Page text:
Biden is scheduled to visit Georgia and Iowa this week, while his rival, California Sen. Kamala Harris, traveling on Friday to Texas – all of the states that Trump easily won in 2016.
At the same time, Trump’s campaign is narrowing its focus. It largely ignores Biden team bids for states such as Georgia, Texas and Ohio, where Biden has been slow to campaign – a result of the fact that Trump could not keep up with Biden’s spending, which has been better off.
With so many states to defend, Mr. Trump’s campaign is banking on the electorate of those states that are enough republics that you can win them with limited effort. Instead, Mr. Trump is focusing his efforts on the seven states he won four years ago, as well as Minnesota and Nevada, which he hopes will turn around this time.
Travel schedules and campaign spending in the final week of the campaign highlight the fact that Biden’s campaign is competing in a larger-than-Trump arena – including states where a strong Biden’s performance could have helped the House win a landslide victory in the House.
There are six states that Republican and Republican activists believe are likely to push the winner with a total of 270 votes: Arizona, Florida, Michigan, North Carolina, Pennsylvania and Wisconsin. Trump has won all six of them in 2016, but recent opinion polls show that Biden is on the verge of failure.
In the final days, Biden’s campaign did not lose sight of the most important targets: the three “blue” walls that Trump overthrew in 2016 – Michigan, Pennsylvania and Wisconsin. Hillary Clinton was criticized in 2016 for not focusing enough on Wisconsin and Michigan, especially in the closing weeks. Biden plans to travel to Wisconsin on Friday and Michigan on Saturday. Biden on Monday greeted a crowd in Chester, Pennsylvania.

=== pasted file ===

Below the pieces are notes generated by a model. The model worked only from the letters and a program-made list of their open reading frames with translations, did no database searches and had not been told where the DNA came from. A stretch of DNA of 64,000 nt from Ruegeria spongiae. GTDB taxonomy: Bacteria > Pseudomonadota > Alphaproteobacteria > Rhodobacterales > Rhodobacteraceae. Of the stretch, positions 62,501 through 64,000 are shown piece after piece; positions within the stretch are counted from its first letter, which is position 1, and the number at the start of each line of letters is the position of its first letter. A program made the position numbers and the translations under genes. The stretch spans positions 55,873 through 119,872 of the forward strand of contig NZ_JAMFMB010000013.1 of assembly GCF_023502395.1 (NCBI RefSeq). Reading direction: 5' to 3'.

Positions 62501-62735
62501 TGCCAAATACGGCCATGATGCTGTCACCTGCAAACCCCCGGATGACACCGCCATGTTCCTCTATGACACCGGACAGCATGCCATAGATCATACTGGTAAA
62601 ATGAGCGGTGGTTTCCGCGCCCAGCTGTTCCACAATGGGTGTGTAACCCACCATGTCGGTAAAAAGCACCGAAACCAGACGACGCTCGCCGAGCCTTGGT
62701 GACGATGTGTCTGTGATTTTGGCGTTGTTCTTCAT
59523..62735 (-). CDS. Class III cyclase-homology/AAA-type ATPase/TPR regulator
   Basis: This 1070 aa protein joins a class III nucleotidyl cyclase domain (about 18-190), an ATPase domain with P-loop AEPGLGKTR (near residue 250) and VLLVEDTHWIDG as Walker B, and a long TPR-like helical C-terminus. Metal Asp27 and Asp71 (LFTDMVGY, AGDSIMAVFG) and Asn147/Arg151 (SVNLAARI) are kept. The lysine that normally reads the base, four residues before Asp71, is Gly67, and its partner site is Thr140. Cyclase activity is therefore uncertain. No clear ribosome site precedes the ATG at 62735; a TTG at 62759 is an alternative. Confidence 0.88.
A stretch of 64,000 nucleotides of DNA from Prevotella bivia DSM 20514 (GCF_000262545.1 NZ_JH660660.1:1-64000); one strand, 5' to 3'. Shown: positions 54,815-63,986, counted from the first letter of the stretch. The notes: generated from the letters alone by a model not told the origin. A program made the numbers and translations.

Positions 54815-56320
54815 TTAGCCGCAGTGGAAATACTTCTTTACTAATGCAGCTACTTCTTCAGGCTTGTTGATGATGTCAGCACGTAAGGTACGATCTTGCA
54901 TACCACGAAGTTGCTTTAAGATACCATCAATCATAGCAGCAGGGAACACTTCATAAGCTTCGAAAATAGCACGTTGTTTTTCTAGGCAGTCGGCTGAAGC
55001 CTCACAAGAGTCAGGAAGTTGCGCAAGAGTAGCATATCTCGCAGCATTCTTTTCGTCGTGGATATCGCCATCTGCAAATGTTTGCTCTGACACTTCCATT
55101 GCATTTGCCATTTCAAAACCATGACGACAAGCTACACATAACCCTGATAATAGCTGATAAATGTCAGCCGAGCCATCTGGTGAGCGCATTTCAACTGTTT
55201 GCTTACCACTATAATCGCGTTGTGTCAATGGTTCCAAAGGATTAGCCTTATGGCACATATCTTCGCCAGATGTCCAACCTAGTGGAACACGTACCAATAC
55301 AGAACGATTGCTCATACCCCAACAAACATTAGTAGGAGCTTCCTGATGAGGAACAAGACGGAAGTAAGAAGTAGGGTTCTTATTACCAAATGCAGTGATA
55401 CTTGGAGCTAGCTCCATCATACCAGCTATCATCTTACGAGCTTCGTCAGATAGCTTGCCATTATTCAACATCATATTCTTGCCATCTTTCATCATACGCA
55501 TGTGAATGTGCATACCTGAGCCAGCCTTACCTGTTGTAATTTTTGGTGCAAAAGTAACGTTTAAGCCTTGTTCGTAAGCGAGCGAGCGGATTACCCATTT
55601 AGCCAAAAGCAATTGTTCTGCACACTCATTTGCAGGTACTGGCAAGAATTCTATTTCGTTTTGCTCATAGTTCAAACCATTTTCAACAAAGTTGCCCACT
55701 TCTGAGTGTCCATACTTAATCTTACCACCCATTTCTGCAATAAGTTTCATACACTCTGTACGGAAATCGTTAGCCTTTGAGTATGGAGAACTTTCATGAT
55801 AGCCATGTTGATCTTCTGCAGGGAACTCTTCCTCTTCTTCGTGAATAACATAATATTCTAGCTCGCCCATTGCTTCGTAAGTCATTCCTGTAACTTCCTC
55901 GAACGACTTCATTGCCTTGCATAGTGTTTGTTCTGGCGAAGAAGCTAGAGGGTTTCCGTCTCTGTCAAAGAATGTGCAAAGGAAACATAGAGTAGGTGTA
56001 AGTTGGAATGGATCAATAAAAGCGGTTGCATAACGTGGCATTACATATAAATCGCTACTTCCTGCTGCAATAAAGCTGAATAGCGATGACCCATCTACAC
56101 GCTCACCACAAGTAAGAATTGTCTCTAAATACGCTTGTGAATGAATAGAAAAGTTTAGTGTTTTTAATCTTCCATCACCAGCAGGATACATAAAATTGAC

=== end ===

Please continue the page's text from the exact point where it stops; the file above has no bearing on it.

“The Blue Wall must be erected,” Biden told reporters Monday in Pennsylvania.
The Biden campaign is slowing down for Georgia and Iowa
Aide Biden said Monday that the campaign trip is focused primarily on keeping the 270-vote system as viable as possible.
Biden is set to travel Tuesday to Warm Springs, Georgia – home of what was once known as Franklin D. Roosevelt’s “Little White House” – to what campaigners say will be a closing argument that draws on the similarities between the great pressures Roosevelt faces and the current economic crisis.
Voters in Georgia are deciding on two races in this year’s Senate, both of which are crucial in the battle for control of the party’s parliament.
On Friday, Mr. Biden and Mr. Harris are visiting 2 states that in 2016 the competition seriously is: Biden will travel to Iowa, where Democrat party Democrats Greenfield challenged vigorously President Barack members of the Republican Party to Joni Ernst, while Harris traveled to Texas – a state competition parliament with very competitive times, and where the offer comfortable Democrats to get a majority in Parliament can lay the foundation for the position of members increased from stage to share next year.
The trip is not the whole effort that some Democrats in Texas and Georgia are hoping for in Texas, in particular, it will involve Biden himself traveling to the state and spending millions of dollars on advertising – but it shows that Biden’s campaign sees an opportunity in the Republican tradition.
The first vice president was the only one to have a television commercial in Texas during the closing week. Mr. Trump’s campaign is out of all airlines there, although recent polls show both candidates have little water margins within their margins, and non-Democrats are the most expensive GOP group.